after which he became a dedicated student of the Buddha)
- Radhasvami (another mentor of Asoka)
- Narpola [Naropa](student of Tipola/tilopa]
- Sahara/saraha (master of Tipola/Tilopa )
- Shantarakshita (Kashmiri
- Subrahman (coming father of Bodhisattva Maitreya)
- Tipola [Tilopa](Mahasiddha, from modern-day Bangladesh)
- Aryadeva (successor of Nagarjuna)
- Asangha (from Hinayana sect and Peshwar
city founded the Yogacarya and established the
Classical age of Buddhism)
There have been Brahmin Buddhists too in Buddhist kingdoms.
- In Cambodia (Sanskrit Kamboja) there is an edict saying that
the Great King Jaya Varma and his son King Rudra Varma build a
monument in dedication of Lord Buddha and appointed a Brahmin to
- In Sri Lanka, Maha Adigar was the first Buddhist emperor of Sri
Lanka, converting many to Buddhism.
- In 120 BC, the Indo-Greek King Milinda converted to Buddhism
under sage Nagasena.
- The Shunga Dynasty is thought by neo-Buddhists as an
anti-Buddhist dynasty but the Shungas themselves built a stupa
dedicated to the Buddha at Baharut.
Historically, Brahmins, known as ponna
referred to Indians
who had arrived prior to colonial
rule, distinct from the kala
, Indians who arrived during
British rule), formed an influential group prior to British
colonialism. During the Konbaung dynasty, court Brahmins were
consulted by kings for moving royal capitals, waging wars, making
offerings to Buddhist sites like the Mahamuni Buddha, and for astrology.
Burmese Brahmins can be
divided into four general groups, depending on their origins:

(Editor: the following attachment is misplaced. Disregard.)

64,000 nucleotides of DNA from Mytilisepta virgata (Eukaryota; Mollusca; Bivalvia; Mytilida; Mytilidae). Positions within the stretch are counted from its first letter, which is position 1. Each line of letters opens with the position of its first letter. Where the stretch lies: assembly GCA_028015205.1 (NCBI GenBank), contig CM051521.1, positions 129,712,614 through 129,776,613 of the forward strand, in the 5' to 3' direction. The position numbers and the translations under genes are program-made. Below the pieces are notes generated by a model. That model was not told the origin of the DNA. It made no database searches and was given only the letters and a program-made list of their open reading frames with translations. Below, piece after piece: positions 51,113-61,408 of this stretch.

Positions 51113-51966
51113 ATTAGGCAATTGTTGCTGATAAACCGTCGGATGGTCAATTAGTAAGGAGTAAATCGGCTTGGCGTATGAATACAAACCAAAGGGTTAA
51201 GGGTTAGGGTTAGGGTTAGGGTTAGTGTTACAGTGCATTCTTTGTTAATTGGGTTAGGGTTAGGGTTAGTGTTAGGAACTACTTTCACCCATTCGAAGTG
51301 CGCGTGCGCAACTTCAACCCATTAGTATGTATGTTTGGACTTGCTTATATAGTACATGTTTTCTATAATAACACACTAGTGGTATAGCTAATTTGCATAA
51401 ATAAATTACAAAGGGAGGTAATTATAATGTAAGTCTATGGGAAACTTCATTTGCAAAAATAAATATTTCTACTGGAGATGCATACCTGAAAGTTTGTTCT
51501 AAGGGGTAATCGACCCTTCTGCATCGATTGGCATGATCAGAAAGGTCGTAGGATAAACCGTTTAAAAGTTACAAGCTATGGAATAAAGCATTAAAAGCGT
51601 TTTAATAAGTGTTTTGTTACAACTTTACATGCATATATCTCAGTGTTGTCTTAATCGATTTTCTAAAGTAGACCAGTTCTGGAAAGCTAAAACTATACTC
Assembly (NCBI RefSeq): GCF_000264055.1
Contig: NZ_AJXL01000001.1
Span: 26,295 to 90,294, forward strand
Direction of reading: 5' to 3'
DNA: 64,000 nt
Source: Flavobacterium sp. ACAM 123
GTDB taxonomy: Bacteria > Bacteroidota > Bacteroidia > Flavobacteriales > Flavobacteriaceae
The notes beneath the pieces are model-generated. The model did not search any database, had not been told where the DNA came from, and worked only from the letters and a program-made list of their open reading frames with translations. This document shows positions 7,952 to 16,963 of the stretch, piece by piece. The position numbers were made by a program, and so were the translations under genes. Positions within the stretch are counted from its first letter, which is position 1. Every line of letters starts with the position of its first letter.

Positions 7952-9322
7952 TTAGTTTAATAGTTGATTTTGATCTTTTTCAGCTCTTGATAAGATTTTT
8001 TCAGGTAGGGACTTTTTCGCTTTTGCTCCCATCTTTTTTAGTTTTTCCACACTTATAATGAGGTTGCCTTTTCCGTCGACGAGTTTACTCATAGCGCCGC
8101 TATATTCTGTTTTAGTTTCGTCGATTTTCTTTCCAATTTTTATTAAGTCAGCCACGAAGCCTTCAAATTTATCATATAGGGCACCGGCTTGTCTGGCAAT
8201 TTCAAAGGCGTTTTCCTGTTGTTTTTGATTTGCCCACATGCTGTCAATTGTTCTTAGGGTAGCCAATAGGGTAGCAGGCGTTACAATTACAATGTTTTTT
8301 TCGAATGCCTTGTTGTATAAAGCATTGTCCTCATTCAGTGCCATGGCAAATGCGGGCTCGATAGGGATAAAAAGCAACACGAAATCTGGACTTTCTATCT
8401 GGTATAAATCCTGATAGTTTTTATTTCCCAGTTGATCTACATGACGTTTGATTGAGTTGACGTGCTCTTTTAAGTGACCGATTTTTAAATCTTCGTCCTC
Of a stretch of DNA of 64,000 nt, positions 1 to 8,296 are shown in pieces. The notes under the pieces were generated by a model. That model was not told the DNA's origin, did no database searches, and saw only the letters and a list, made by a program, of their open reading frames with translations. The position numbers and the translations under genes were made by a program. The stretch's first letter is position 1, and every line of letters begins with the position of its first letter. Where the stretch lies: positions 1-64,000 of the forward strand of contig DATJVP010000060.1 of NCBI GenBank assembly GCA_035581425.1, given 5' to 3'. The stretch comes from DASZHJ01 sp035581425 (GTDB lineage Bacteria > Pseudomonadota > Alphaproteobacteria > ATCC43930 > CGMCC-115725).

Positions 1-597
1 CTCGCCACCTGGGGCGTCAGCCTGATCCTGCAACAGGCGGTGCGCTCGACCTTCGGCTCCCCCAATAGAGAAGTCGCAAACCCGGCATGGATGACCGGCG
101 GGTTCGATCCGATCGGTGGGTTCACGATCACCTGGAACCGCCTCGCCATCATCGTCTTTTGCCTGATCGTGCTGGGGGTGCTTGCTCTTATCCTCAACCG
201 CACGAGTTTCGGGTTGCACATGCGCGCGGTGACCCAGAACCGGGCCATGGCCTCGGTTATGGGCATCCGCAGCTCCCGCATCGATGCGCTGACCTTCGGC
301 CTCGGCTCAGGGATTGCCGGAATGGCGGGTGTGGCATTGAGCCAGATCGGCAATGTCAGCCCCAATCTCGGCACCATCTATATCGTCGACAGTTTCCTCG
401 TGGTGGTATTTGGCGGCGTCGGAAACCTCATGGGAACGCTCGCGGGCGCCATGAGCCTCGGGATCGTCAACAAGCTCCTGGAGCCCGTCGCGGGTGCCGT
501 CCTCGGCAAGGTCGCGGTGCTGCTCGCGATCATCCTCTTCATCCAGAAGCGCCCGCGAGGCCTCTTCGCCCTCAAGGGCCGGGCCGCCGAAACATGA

- Manipur Brahmins ( ) - Brahmins who were
sent to Burma after Manipur became a Burmese vassal state in the 1700s and
ambassadors from Manipur
- Arakanese Brahmins ( ): Brahmins brought to Burma from Arakan after it was conquered by the Konbaung king
- Sagaing Brahmins: oldest Brahmins in Burmese society, who had
consulted the Pyu, Burman
and Mon kingdoms prior to the Konbaung
- Indian Brahmins: Brahmins who arrived with British colonial
rule, when Burma became a part of the British Raj
According to Burmese chronicles, brahmins in Burma were subject to
the four-caste system
, which included
brahmanas (ဗြာဟ္မဏ), kshatriyas (khettaya), vaishya (beisha), and
shudra (thottiya). Because the Burmese monarchy enforced the caste
system for Indians, Brahmins who broke caste traditions and laws
were subject to punishment. In the Arakanese kingdom, punished
Brahmins often became kyun ponna
'slave Brahmins', who made flower offerings to Buddha images and
performed menial tasks. During the Konbaung dynasty, caste was
indicated by the number of salwe
(threads) worn; brahmins wore nine, while the lowest caste wore
none. Brahmins are also fundamental in the Nine-God cult, called
the Nine Divinities (Phaya Ko Su
ဘုရားကိုးစု) which is
essentially a Burmese puja
in Burmese) of appeasing nine divinities, Buddha
and the eight arahats
a group of nine deities, five Hindu gods and four nats
. This practice continues to be practiced
in modern-day Burma.
- The first convert of Mahavira, the 24th
Tirthankara of Jainism was Indrabhuti
(aka Gautamswami) the Brahmin, who headed a group of other Brahmins
and converted them to Jainism. He was from the
village Gobbar (also called Govarya) near Rajgriha. It is said that at the sight of Gautama,
the tapsas who were competing with him to reach the top of a hill
once, by seeing the winner Gautama at the top, achieved
- Sajjambhava was another born from Rajgriha and was elected the